For many of the first peoples drawn to Standing Rock, the central issue is not the environment as an organic assemblage of objects, as it is something profoundly spiritual.
For many of the first peoples drawn to Standing Rock, the central issue is not the environment as an organic assemblage of objects, as it is something profoundly spiritual, an issue of human consciousness and purpose in the mystery of life, an issue of solidarity with one’s relatives: the water, the buffalo, the hawks, the grass, the wind, the hills and the countless beings that cohabit the earth along with the individual, collective and ancestral spirits of the human tribe, the last tribe of beings to appear on this earth, and still the most ignorant.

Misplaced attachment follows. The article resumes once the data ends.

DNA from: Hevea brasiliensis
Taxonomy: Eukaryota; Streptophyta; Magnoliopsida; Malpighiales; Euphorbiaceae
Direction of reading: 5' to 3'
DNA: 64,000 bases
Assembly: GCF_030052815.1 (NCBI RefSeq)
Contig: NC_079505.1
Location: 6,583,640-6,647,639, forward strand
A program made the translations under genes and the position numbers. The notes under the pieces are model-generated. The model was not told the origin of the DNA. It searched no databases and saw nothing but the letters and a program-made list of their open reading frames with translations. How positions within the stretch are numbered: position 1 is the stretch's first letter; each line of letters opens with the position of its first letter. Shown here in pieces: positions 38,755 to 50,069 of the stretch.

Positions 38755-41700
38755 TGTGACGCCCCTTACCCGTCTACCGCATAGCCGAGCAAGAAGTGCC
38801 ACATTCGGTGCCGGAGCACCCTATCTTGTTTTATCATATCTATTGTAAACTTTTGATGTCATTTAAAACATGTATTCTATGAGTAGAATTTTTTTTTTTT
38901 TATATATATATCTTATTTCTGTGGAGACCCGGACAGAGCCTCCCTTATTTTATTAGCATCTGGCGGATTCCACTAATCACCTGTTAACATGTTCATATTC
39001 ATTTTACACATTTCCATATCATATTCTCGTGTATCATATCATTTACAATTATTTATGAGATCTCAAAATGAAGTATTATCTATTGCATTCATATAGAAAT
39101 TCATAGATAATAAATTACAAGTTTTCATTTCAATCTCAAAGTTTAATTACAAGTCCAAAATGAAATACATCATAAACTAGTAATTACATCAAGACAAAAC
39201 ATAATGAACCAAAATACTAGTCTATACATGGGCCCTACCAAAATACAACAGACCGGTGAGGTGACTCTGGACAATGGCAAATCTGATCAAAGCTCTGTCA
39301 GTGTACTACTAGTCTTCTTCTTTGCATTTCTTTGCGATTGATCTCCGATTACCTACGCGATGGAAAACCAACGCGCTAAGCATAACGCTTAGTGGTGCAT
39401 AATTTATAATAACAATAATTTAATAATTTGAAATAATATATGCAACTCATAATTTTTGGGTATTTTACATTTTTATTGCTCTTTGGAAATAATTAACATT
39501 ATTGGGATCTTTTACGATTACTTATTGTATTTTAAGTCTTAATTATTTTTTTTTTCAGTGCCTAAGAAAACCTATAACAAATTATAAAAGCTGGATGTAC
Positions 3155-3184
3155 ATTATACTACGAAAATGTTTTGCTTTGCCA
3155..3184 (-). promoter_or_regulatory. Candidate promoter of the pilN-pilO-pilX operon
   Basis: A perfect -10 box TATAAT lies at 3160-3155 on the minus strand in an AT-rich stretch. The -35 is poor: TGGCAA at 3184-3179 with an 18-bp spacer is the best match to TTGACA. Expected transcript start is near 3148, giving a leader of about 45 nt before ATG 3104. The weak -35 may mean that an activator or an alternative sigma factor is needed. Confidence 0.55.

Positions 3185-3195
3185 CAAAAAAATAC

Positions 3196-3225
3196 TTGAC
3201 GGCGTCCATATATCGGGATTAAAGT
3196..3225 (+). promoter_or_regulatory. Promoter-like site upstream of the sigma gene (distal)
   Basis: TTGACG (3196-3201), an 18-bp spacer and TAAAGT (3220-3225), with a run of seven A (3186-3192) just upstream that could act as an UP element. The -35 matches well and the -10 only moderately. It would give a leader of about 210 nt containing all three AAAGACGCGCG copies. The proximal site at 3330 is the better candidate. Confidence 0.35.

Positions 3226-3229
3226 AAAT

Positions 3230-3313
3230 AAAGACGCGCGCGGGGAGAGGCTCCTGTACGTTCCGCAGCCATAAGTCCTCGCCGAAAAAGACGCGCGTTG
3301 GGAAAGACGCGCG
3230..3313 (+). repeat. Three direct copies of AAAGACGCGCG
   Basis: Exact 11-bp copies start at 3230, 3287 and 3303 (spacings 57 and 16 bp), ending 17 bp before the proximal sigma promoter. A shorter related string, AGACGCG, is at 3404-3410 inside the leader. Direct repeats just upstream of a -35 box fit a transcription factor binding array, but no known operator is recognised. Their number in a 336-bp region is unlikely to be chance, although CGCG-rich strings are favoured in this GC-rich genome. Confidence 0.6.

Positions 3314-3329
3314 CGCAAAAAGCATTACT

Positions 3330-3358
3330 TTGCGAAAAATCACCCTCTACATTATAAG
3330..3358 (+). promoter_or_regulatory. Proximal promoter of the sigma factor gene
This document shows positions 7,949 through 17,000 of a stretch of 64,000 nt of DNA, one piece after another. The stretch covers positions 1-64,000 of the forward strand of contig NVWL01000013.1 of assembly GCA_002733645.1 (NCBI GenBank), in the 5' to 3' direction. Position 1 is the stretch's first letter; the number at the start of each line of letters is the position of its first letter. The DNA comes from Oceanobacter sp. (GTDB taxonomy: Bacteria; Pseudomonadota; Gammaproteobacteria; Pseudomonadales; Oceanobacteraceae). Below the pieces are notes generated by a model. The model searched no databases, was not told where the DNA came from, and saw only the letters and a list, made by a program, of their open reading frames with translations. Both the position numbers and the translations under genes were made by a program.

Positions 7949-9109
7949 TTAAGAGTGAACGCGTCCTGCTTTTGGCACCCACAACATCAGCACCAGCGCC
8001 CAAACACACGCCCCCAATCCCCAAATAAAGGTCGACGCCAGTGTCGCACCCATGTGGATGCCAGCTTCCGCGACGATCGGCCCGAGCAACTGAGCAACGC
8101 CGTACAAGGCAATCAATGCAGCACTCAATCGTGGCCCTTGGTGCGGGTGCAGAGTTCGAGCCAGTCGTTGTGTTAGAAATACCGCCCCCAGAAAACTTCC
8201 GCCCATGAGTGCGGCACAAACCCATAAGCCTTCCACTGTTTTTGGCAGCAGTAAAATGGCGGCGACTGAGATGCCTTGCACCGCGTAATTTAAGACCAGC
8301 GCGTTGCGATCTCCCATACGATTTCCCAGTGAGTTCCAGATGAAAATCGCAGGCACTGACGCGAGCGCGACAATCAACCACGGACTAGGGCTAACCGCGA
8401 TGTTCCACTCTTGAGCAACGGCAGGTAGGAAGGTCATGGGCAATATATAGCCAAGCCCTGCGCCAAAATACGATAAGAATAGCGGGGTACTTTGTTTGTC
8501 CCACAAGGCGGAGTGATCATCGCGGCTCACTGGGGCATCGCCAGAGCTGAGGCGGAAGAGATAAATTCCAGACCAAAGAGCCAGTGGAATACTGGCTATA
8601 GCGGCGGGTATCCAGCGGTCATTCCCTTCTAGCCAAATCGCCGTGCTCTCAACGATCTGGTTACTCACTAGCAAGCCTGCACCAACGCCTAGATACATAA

We arrive at Standing Rock to observe, experience, and acknowledge the earth-mind spirit, if we can find it, in addition to offering our support to the practical effort to stop the pipeline.
The brief meeting with Starkey [Lakota elder] alerts us to a truth that will become abundantly clear as the week wears on: What the first peoples bring to this moment in history is a spiritual awareness of the earth that indigenous cultures (including about 500 extant tribes in the US alone) have kept vibrantly alive for 10,000-20,000 years and that has no parallel in the consciousness of the dominant anthropocentric society. The earth-mind is a spirituality of reciprocity and obligation to the natural world in all its manifestations–a spirituality of intimate, holistic relationship with other beings. Mitakuye Oyasin [literally, “my relatives you all are”] is the central expression of this spirituality: we are all related, all beings, animate and inanimate, are related.